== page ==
COLUMN -- Curbing abuse of legitimate authorityPosted by Craig Westover | 5:35 AM |
Wednesday, January 11, 2006
"Minnesotans from across the economic, ethnic and political spectrum support reforming the use of eminent domain," said Sen. Tom Bakk, DFL-Cook. Bakk and Jeff Johnson, R-Plymouth, are sponsoring legislation that significantly reforms government power to take private property for public use.
While the Bakk/Johnson legislation is about the abuse of eminent domain, it is also a much needed lesson in limiting government's arbitrary use of legitimate authority. Would legislators were as eager to confront abuses of government power that are less popular causes. As "economic development" has become justification for virtually any use of eminent domain, "public health" has become justification for inserting government into virtually any area of private life.
From total indoor smoking bans to recommendations for regulating and taxing fast foods to data collection and mental health tracking of school children, protecting "public health" is equally abused by the same disregard for individual rights as is eminent domain. Neutral criteria are as badly needed to curtail abuse of "public health" legislation as they are to eliminate abuse of eminent domain.
The Bakk/Johnson legislation serves well as a model for establishing neutral criteria for limiting government intervention, not just for eminent domain, but also for government abuse of property rights and individual choice under the guise of promoting "public health."
In principled terms, the Bakk/Johnson legislation defines when government may use a legitimate power. It defines terms so that authority cannot be arbitrarily applied. It provides rules for compensation to ensure that government, not those negatively affected by government action, bears the financial brunt of eminent domain on behalf of the community that benefits. That approach to limited government can and should be expanded to a discussion of public health.
The Bakk/Johnson legislation requires "clear and convincing evidence" that the use of eminent domain is "necessary for a public use and just compensation is paid or secured." Currently, there is no such legislative criteria defining when an individual health issue rises to a level necessitating government intervention. Without such criteria, virtually any issue of individual choice can be reduced to a "public health" issue just as virtually any individual piece of property can produce higher government revenue through "economic development."
For decades, Minnesotans stood by and watched municipalities expand the scope of eminent domain from a specific "public use" — a road, a park or a public building — to the collective notion of "public purpose," under which any individual's property could be taken merely for the economic gain of the community.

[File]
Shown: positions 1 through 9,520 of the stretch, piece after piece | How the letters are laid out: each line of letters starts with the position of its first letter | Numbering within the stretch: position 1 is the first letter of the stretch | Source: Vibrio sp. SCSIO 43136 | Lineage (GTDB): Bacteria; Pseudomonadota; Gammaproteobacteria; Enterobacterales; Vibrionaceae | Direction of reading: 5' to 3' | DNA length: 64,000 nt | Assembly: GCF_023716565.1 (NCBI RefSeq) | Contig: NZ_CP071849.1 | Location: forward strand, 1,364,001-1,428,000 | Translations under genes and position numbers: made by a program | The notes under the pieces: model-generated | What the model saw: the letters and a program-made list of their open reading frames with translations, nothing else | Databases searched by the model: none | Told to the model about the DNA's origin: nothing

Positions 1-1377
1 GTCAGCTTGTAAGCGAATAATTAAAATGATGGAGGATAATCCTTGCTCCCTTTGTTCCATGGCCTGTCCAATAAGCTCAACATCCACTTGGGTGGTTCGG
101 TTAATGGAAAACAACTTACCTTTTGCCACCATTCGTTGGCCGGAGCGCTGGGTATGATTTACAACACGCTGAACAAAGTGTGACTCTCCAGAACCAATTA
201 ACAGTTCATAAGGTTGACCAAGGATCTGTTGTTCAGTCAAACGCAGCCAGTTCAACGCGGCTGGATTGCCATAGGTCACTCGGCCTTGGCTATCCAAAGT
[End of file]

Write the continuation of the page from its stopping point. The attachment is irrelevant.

Today, we're following the same path in public health. The scope of public health has expanded from protecting individuals from risks to which they do not consent and from which they cannot protect themselves — dirty air, unsafe water, tainted food — to promoting the utopian vision of a smoke-free, fat-free, responsibility-free society that denies property rights and individual choice as surely as does abuse of eminent domain.
"We didn't condemn property, but everyone knew we had a big stick," said former Mayor Gail Dorfman, speaking about eminent domain use in St. Louis Park. Now a Hennepin County commissioner, Dorfman voted against a rollback of the county smoking ban, noting the county's responsibility to protect public health as her justification, ignoring the negative impact on individual businesses.
In both instances, Dorfman holds collective vision above property rights and individual choice. Unchecked, that worldview enables government to intrude on virtually any area of private life — out of desire, not necessarily legitimate need.
The Bakk/Johnson legislation provides checks on the arbitrary use of eminent domain. It does not deny government authority, but limits it to prevent its arbitrary and abusive use.
The legislation ensures that government bears the true economic costs of using eminent domain. No such checks are in place to protect individuals and businesses from arbitrary "public health" ordinances.
The diverse coalition supporting the Bakk/Johnson legislation did not evolve from concern for the constitutionality of eminent domain. It gathered and coalesced through the recognition by individuals that their properties were at risk. Perhaps the exercise of curbing abuse of eminent domain might raise awareness and open the eyes of legislators to the same risks inherent in substituting collective vision for necessary protection of public health — even if the causes are less popular.
Category: Column, Eminent Domain, Smoking Ban, Individual Liberty